How many of us are able to look in the mirror and feel 100% satisfied with what we see? Who remembers growing up and hearing the adults around them talk about needing to lose a few pounds to fit into their favorite little black dress or wishing that a certain part of their body was a different shape/size? Maybe we watched our mothers, grandmothers, aunts, and sisters criticize their appearance. Maybe we listened to our best friends talk about having a “fat day” or maybe we quietly held onto our own feelings of feeling fat and dissatisfied. How do these feelings of discomfort, dissatisfaction, and/or insecurity shape us? How do they impact our day-to-day lives and relationships? How often do these feelings and experiences contribute to the development of disordered eating or eating disorders?
What is body image and do we move towards greater self-acceptance? Body image is defined by a number of factors. Body image is in part how you perceive yourself when you look at yourself in the mirror or picture yourself in your mind. Body image also includes the beliefs you have about your appearance (assumptions, memories, and thoughts). Body image also includes the experiences you have in your body and the experiences you have had about your body (National Eating Disorders Association, 2005).
Someone is likely experiencing negative body image when they experience feelings of shame, embarrassment, or discomfort in their own body. They may also see their own bodies in a distorted manner or believe that their body is flawed while everyone else’s bodies look perfect. Those struggling with negative body image may also believe thatdepression, social isolation, chronic dieting, and self-esteem issues.
Positive body image is when we are able to see our bodies accurately, when we feel comfortable and confident in our own skin, and when we are able to appreciate the vessel that we have been given to move through this world in. Those with positive body image are also able to recognize that their external appearance does not correlate with their character or self-worth and often refuse to spend any extraordinary amount of time obsessing about food, weight, or calories. I realize that this may all be easier said than done, but is something we can all make progress towards.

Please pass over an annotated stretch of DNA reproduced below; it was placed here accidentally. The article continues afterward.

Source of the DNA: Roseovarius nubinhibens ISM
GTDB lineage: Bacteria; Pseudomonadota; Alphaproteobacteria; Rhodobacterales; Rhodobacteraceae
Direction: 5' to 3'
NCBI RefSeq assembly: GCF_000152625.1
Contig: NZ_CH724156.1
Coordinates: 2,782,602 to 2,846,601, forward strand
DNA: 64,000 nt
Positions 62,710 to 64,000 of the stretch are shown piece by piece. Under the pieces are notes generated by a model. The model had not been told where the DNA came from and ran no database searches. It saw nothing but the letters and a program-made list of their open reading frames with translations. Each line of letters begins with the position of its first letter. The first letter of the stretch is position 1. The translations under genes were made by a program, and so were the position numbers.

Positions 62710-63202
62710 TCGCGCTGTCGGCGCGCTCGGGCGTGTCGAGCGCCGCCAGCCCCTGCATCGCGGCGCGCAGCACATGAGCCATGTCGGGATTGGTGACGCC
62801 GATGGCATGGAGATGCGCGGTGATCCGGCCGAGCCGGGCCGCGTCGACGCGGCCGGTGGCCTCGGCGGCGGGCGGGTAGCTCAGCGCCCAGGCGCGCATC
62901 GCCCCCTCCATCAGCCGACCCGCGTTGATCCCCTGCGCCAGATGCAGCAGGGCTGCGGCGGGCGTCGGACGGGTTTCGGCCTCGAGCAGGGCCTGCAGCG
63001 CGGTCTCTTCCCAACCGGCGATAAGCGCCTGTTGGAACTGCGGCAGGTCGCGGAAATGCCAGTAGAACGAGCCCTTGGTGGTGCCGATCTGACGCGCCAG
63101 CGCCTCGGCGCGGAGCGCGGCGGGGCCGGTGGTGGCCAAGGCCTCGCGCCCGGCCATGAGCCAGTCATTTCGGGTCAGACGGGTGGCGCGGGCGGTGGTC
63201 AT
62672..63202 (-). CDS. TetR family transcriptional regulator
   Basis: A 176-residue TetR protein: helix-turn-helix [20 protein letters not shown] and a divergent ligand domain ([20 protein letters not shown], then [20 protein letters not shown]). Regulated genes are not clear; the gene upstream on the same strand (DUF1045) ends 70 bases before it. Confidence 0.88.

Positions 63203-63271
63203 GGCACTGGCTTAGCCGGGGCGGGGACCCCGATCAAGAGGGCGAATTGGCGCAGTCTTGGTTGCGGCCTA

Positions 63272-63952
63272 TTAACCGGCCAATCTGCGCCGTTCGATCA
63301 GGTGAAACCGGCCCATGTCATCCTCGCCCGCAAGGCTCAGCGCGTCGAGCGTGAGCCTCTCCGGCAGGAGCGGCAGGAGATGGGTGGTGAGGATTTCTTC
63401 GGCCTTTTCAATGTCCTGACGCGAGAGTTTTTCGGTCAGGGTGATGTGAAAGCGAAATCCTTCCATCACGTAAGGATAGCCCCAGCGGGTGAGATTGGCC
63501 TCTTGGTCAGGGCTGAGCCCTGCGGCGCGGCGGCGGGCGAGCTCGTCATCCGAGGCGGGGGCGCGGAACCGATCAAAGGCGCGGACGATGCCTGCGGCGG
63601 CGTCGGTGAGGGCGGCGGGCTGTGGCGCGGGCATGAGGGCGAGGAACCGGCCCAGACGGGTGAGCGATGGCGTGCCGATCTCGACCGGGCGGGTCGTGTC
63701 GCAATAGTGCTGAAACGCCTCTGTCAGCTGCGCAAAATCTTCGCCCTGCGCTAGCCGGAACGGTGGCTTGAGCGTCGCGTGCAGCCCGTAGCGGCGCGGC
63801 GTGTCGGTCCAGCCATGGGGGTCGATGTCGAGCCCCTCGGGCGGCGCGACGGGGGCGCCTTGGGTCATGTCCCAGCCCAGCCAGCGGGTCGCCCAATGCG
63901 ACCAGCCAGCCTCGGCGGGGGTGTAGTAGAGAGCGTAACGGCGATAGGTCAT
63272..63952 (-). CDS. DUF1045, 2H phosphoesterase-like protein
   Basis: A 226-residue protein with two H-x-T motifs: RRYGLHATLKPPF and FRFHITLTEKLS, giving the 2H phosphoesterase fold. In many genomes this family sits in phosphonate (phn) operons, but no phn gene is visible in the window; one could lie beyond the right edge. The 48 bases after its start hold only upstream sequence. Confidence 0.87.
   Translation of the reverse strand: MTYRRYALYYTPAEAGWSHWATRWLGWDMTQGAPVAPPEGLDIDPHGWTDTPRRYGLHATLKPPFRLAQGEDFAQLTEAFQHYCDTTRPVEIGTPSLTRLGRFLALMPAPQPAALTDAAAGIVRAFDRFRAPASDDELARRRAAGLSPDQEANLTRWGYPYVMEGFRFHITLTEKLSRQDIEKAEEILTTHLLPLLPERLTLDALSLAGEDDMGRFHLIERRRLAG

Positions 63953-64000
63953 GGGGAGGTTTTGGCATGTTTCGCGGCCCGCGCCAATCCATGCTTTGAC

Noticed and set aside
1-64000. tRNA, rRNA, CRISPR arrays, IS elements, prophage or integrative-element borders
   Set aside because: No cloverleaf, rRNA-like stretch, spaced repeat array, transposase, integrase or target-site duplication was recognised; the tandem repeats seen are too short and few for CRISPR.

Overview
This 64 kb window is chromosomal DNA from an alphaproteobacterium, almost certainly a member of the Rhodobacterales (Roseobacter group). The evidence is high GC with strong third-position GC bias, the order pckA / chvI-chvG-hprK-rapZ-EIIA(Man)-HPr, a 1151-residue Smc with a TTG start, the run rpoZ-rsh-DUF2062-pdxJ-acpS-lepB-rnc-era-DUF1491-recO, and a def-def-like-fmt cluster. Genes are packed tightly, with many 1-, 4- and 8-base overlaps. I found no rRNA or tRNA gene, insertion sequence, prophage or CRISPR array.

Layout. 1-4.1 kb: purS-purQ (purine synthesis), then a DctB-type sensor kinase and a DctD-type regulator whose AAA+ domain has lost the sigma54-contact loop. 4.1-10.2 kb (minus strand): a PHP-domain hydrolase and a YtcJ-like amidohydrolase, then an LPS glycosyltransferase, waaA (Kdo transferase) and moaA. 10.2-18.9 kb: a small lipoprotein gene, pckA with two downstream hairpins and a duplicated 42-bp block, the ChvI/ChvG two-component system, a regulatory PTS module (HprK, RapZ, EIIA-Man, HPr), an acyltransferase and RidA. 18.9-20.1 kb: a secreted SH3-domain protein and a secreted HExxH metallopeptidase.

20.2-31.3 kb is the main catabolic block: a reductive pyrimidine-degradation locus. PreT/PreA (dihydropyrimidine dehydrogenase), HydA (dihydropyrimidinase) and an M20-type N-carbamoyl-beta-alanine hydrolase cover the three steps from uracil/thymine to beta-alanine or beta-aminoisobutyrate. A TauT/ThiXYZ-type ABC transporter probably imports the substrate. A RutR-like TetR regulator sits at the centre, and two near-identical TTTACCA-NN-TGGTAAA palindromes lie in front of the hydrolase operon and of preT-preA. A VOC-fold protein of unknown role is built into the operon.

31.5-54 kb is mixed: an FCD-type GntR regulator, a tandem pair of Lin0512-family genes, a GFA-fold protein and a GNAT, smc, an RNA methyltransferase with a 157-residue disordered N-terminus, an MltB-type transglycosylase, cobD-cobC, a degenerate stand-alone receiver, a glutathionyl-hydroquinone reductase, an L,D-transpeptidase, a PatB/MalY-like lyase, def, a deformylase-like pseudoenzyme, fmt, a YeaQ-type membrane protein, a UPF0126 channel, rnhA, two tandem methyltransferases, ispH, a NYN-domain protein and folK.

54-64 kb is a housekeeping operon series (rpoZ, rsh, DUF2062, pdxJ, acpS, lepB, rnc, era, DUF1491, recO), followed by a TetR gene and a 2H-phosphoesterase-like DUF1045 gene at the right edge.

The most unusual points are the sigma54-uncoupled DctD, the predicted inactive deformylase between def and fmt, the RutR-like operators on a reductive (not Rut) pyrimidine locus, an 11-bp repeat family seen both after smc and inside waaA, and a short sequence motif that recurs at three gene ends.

It is perfectly natural to have those days that are more uncomfortable (“fat days”) or where we just don’t feel as good. Here are some things that are useful to remember when it comes to body image: 1) Incorporate time for self-care. Take care of you, both inside and out; 2) Surround yourself with people who are supportive of who you are as an individual; 3) Invest time and energy doing activities that make you feel good about yourself (this can range from social time with friends to volunteer work); 4) Wear clothes that are comfortable and that you feel good in; 5) Consider removing the scale from your house if you have one; 6) This is a follow-up to items 4 and 5—remember that your value as a person is far greater than the number on the scale or the size of your clothes; 7) Make and keep a list of your strengths—those qualities that make you unique, special, and extraordinary; 8) Appreciate all of the things which your body can do—remember that your body is a vessel for your soul; and 9) Remember that beauty is a state of mind and not a state of your body.
For those of you reading this who are in the recovery process from an eating disorder, please remember that body image is one of the last issues which will be resolved in the treatment process. With that said, it is possible, and there is much hope for greater freedom and self-acceptance. We also must find ways to not only remember and value our own self-worth, but to embrace the friends, sisters, aunts, mothers, and grandmothers around us.
© Copyright 2012 GoodTherapy.org. All rights reserved. Permission to publish granted by Anne Khalifeh, PsyD, therapist in San Francisco, California
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